Individual mandate penalty too low to encourage uninsured to get coverage

The individual mandate penalties may be too low to entice consumers to purchase coverage on the health insurance exchanges, according to a recent report from Avalere Health.

Only 68,000 inviduals have signed up for coverage on Healthcare.gov during the special enrollment period--which opened March 15 for those who learned after Feb. 15 that they faced a penalty for not having insurance in 2014 and who wanted to enroll in 2015 in order to avoid that penalty. Avalere found that this low number of enrollees stems in part from monthly premiums for subsidized insurance costing more than the individual mandate penalty.

Here's how the report breaks it down:

  • The individual mandate penalty is $95 for 2014 and $325 for 2015 multiplied by the number of uninsured individuals per household, or 1 percent of income for 2014 and 2 percent of income for 2015, whichever is greater.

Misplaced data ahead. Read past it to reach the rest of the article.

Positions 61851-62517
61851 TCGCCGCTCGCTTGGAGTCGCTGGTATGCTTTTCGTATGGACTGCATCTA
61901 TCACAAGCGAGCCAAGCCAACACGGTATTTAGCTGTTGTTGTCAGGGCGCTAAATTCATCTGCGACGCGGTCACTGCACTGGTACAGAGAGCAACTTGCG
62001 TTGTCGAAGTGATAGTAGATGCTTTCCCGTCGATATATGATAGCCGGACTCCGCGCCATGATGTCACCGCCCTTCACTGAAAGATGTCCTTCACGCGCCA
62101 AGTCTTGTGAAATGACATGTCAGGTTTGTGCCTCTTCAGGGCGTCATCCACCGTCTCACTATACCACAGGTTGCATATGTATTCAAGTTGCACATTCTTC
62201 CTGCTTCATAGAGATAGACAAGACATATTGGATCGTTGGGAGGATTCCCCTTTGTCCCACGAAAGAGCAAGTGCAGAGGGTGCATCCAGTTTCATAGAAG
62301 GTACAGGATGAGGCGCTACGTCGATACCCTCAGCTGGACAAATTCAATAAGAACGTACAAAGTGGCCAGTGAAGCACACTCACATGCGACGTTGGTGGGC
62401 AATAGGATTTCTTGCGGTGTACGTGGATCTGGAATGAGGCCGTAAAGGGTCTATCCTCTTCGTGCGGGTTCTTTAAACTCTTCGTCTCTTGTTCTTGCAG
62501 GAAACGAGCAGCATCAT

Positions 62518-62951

• On average, a 27-year-old who makes 200 percent of the federal poverty level (FPL) in 2014 would spend $849 on coverage after using federal subsidies. However, the fine for not purchasing coverage would be $230.
  • If that individual were to remain uninsured in 2015, he would spend $391 more on insurance than if he paid the penalty.

While the report concluded that individuals with incomes at or around the FPL in 2015 will end up saving money by purchasing coverage as opposed to paying the fine, "the incremental cost of insurance becomes less significant as the mandate penalty grows," noted Avalere Senior Vice President Caroline Pearson. "Individuals earning more than double the poverty level may continue to forego coverage since paying the fine is still much more affordable than purchasing insurance."

For more:
- here's the report

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